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New Avatar of Planning Commission: Structure and Process IPF and FOF

Author: IPF      Date: 16 Nov 2014 10:30:59

November 15, 2014; Constitution Club of India

Building Institutions for Cooperative Planning in Federal India

A day-long seminar on “New Avatar of Planning Commission: Structure and Process” was jointly organized by the India Policy Foundation (IPF)and Forum of Federations (FOF), an international body of federations at the Constitution Club of India, New Delhi, on November 15. The seminar drew a wide cross-section of the country’s political class, former senior bureaucrats, distinguished academics, economic thinkers, experts and wide participation from the younger generation. This seminar was organized to debate the structure and direction of the new body that is slated to take the place of the erstwhile Planning Commission, which has now been abolished by the Government of India.

Shri A.R. Kohli, former Governor of Mizoram

Shri A.R. Kohli, former Governor of Mizoram commended the IPF and FOF for organizing a seminar on this very contemporary issue. He said that any solutions to any problem must be sought in the fundamentals. Solutions based only on the superficial structure were bound to collapse sooner or later, he said.

Shri Kohli expressed regret that even after 65 years after independence, we have not been able to translate the outstanding democratic and egalitarian ideals that our Constitution enshrines. The huge gulf between the privileged few and the cast masses of have-nots was, most forcibly brought home by the Naxal menace that has many districts of the country in its grip. Shri Kohli said that any process of planning must take care of every India, on which there could be no compromise.

Shri T.S.R. Subramanian , former Cabinet Secretary, Government of India

Shri T.S.R. Subramanian, former Cabinet Secretary, Government of India, said that there is a new generational shift taking place and thanked the IPF for organizing this initiative at this juncture. He called for building new paradigm of thinking as part of the exercise. In this regard, Shri Subramaniam also quoted Montek Singh Ahluwalia, who despite a global free market background, called for a new role for the Planning Commission. He cautioned against such institutions becoming a convenient place of parking for those who eyed governmental postings. Organizations that wield authority but are not accountable are apt to create hurdles, he said, outlining the experience of the past ten years.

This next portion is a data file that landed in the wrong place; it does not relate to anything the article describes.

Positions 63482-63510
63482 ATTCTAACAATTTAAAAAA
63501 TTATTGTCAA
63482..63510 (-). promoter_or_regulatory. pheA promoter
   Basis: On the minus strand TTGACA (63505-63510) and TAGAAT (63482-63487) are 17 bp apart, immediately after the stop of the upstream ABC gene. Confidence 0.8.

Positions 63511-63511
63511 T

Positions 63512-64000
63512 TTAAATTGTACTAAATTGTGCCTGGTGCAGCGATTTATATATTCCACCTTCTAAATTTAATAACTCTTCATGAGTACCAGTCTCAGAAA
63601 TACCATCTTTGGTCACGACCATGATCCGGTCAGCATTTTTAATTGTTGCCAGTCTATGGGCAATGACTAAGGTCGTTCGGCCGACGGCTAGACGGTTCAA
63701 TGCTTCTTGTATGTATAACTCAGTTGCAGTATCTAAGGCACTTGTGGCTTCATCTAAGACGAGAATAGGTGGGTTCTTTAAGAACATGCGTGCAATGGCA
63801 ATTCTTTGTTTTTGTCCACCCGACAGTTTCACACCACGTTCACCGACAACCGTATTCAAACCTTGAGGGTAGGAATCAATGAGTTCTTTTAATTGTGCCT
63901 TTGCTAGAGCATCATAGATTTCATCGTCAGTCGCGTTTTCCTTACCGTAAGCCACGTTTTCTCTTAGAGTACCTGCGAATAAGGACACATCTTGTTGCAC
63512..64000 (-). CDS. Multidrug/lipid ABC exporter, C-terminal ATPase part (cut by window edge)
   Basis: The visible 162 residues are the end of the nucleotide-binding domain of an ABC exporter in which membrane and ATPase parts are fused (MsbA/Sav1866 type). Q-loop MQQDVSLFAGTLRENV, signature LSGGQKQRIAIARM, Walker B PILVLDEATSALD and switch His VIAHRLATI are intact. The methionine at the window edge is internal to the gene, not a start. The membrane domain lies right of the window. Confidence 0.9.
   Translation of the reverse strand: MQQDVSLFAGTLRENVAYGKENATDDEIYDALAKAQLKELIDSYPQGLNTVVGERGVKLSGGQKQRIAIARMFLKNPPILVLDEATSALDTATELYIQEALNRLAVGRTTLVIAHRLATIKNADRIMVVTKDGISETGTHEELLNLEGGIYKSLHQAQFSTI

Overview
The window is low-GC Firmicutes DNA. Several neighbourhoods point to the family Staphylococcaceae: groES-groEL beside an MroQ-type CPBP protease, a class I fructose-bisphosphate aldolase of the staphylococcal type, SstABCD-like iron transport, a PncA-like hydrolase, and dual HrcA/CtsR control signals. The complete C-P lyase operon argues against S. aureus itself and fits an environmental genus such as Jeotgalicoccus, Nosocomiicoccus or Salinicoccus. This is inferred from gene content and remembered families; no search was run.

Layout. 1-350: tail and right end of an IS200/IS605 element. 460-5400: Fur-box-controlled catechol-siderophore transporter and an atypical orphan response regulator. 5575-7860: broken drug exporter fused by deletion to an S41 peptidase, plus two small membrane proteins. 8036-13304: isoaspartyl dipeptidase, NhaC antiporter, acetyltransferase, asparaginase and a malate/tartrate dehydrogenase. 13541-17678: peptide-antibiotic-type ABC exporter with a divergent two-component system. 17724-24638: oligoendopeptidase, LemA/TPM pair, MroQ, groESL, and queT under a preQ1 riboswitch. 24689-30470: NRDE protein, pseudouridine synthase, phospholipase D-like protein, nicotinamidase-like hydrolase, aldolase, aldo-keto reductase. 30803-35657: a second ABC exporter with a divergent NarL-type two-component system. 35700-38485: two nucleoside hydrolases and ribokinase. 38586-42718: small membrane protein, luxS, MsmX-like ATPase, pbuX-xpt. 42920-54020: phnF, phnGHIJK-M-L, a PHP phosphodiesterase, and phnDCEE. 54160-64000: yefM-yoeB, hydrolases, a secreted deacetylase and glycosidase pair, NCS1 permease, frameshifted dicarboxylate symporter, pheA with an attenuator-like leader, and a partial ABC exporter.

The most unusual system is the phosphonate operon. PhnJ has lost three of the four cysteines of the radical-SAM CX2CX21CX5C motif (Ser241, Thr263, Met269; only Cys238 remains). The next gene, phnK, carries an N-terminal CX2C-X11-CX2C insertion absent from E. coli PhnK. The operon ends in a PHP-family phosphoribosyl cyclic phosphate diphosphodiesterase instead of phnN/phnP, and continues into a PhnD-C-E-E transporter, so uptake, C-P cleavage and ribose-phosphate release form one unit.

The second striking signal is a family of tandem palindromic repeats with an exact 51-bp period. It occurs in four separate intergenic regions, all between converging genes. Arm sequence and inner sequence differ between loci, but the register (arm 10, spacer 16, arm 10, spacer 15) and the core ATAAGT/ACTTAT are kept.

Shri Subramanian was critical of the tendency of various departments and ministries of the Government of India to work in silos, thinking of themselves as sovereign entities. This, he said, had worked to keep India behind even some African countries in many important social indices like health, education and industry. An outside perspective was highly imperative for the reform of the administrative machinery, he said. Shri Subramanian bemoaned the lack of linkages between the country’s academic institutions and industry, drawing parallels with the advanced countries.

Dr. Rahul Singh , of the India Policy Foundation

Dr. Rahul Singh of the India Policy Foundation opened the proceedings welcoming the guests, and briefly outlined the importance of a sustained debate on the process of institutional development after the new policy initiatives that have seen the abolishment of the erstwhile Planning Commission, to be replaced by a new body. He touched upon the role of the Forum of Federations (FOF), which has partnered the IPF in this seminar and the debate on the issue.

Prof. Rakesh Sinha, Honorary Director, India Policy Foundation

Prof. Rakesh Sinha, Honorary Director, India Policy Foundation said that the entire process of planning has been a victim of infantile disorder. There have been two streams of thought regarding the planning process one of the socialist members of the Congress and that of industrialists, which found resonance in the form of the Bombay Plan. Unfortunately, there have been sustained efforts to delegitimize legitimate industry and profit. Prof. Rakesh Sinha iterated that no segment of the society can be included from the process of planning. Unfortunately, the process of planning in our country has been captive in the hands of the elite, who, despite their outstanding academic credentials, were rootless and completely alienated from the ethos of the country. They failed to comprehend the unparalleled diversities of our nation and society, its indigenous skills and knowledge base. It is thus the heavily centralized planning bureaucracy spawned by an alien mindset that has played havoc with India’s true federal structure of the ages. Borrowed wisdom from abroad could never truly supplant indigenous system, Prof. Sinha said.

It is important to ensure that as a change is being contemplated, a statist stranglehold should not be supplanted by the domination of private capital, which is never directly accountable to the people or the wider social agenda of a truly egalitarian society, and cautioned against democracy becoming a slave of the market.

Dr. Prakash Chand

Dr. Prakash Chand briefly outlined the exercise both IPF and FOF did in preparation of the seminar, and the wide range of interactions with scholars, experts and all stakeholders on the issue.

Shri Rupak Chattopadhyay, President & CEO, Forum of Federations